Don’t Fudge the Facts When Securing a Home Loan

For most people, securing a home loan is by far the most significant financial debt they will ever undertake. The information provided to potential lenders impacts not only your loan amount but also your interest rate and possibly whether or not you’ll get the loan. It is vital that you provide completely accurate information; it is never a wise move to ‘fudge or embellish the facts’. Lying on a mortgage application, even ‘little white lies’, are considered mortgage fraud and can entail serious consequences. Lenders can and do vet all information and if falsehoods are revealed, being denied a mortgage is the lesser of the evils.

What are lenders on the lookout for?

Who will live in the home

Lenders charge lower interest rates for primary residences because its been proven the people are more apt to make timely payments for mortgages that secure their family’s house VS that of an investment property. Down payments on investment properties also tend to be smaller. Both of these reasons equate to greater risk for lenders, making them a bit more wary. But that hasn’t stopped potential investment buyers from claiming they will live in the home when they really intend otherwise.

Some red flags include buying a house in an area that doesn’t jibe with your socio-economic status or having your mortgage bills sent to a different address than your ‘new’ residence.

Your household income

This is a difficult one to fake because your lender will verify all financial information through a multitude of sources: tax returns, W-2s, 1099s, bank statements, etc. If your income claims fall short when crosschecked, odds are, they won’t feel comfortable approving your loan.

Whether you work for a company or are self-employed, your tax returns reveal it all. Lenders will ask you for a copy AND also get your previous two returns directly from the IRS. The bottom line here is, don’t fudge your financial situation.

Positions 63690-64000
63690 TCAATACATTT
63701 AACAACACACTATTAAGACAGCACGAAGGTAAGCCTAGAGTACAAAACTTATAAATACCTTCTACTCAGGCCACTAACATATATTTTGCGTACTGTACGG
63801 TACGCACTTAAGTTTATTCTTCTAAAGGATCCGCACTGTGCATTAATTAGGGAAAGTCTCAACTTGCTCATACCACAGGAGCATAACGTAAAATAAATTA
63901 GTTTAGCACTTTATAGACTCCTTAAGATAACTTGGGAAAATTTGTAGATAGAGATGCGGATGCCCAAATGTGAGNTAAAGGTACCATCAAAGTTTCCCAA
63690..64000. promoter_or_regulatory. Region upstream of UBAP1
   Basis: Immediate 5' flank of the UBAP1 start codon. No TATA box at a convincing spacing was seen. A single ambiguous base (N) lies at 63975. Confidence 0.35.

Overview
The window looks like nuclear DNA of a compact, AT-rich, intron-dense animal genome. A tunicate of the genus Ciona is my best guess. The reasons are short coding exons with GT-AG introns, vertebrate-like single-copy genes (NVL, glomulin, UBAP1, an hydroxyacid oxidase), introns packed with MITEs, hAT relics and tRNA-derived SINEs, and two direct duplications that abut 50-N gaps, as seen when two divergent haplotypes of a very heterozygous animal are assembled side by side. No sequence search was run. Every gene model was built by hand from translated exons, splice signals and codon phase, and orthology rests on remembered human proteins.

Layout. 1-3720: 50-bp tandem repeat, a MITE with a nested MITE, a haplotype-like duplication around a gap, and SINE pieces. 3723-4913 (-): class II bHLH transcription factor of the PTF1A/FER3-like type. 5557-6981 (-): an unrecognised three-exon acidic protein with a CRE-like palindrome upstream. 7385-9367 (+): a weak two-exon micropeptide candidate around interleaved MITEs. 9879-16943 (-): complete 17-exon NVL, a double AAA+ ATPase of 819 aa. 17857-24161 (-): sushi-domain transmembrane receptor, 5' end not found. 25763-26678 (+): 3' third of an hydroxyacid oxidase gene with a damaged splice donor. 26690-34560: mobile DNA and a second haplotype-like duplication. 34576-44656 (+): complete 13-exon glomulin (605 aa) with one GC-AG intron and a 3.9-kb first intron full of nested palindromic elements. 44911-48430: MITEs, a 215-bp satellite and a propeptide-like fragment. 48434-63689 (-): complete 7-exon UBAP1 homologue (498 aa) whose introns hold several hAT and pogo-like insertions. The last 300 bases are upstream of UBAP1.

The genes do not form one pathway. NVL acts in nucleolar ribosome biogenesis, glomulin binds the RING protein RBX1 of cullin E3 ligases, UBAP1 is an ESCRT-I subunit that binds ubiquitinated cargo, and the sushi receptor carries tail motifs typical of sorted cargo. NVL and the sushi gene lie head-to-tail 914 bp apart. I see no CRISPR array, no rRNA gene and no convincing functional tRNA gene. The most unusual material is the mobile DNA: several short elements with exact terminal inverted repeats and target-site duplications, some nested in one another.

Employment status

The magic number of years of employment in the same field for lenders is two. Borrowers may feel the need to bump up this number if they fall below the 24-month mark, or may invent a small business venture or talk someone into claiming they work for them to help boost employment status. Again, your tax returns will tell all, so it’s best to stick with the facts.

Co-borrower status

A co-borrower is usually enlisted by the person purchasing the home when they don’t earn enough to qualify for a mortgage on their own financial merits. Although their intention is good, people who sign on as co-borrowers can be negatively impacted as they are listed as financially obligated to that loan, which affects their debt to income ratio. Think twice about asking someone to be a co-borrower or just putting down a name; your lender will check up.

Where your down payment came from

It is common for family to help with down payments, especially for first time homebuyers and many don’t consider it misleading to not disclose the origin of the funds. But, if the money is to be repaid, that is considered debt and must be noted as such. If the funds are a gift, with no repayment required, it is important to provide your lender with a letter from the person that provided the gift expressly stating that they don’t expect or wish to be reimbursed.

Unidentified rebates or seller incentives

There are many ways sellers sweeten the pot for buyers. This can be covering closing costs – a common ‘rebate’ – or even providing the buyer’s down payment. First and foremost, consult with the experts on your team to ensure any incentives offered are indeed allowable. Then, be sure to inform your lender of all seller incentives you receive. If these deals take place outside the mortgage loan loop, that could be considered fraud.

Omitting debt

Your debt to income ratio is a huge determining factor to securing a mortgage. Failing to list all of your liabilities with the intent of making your income look more robust than it is or securing other lines of credit or loans prior to obtaining a home loan are both big no-nos. Your lender will check your credit report and instantly see the real situation.

While lenders check into your specifics during the loan process, should any information come to the surface after you’ve been granted the mortgage, your interest rate could be raised or you could be required to repay the loan in full immediately if there is something egregious is uncovered. The most serious consequences of mortgage fraud can be severe, with $1 million in fines and up to 30 years in prison. Though small exclusions or overstatements generally won’t engender that strict of a sentence, it is imperative to provide accurate data and avoid any falsehoods and omissions of crucial information. When you sign off on your mortgage, you sign a statement that says all of the information is accurate to the best of your knowledge. If you fail to divulge key details, take out another loan or receive any seller incentives without letting your lender know, those are all considered mortgage fraud.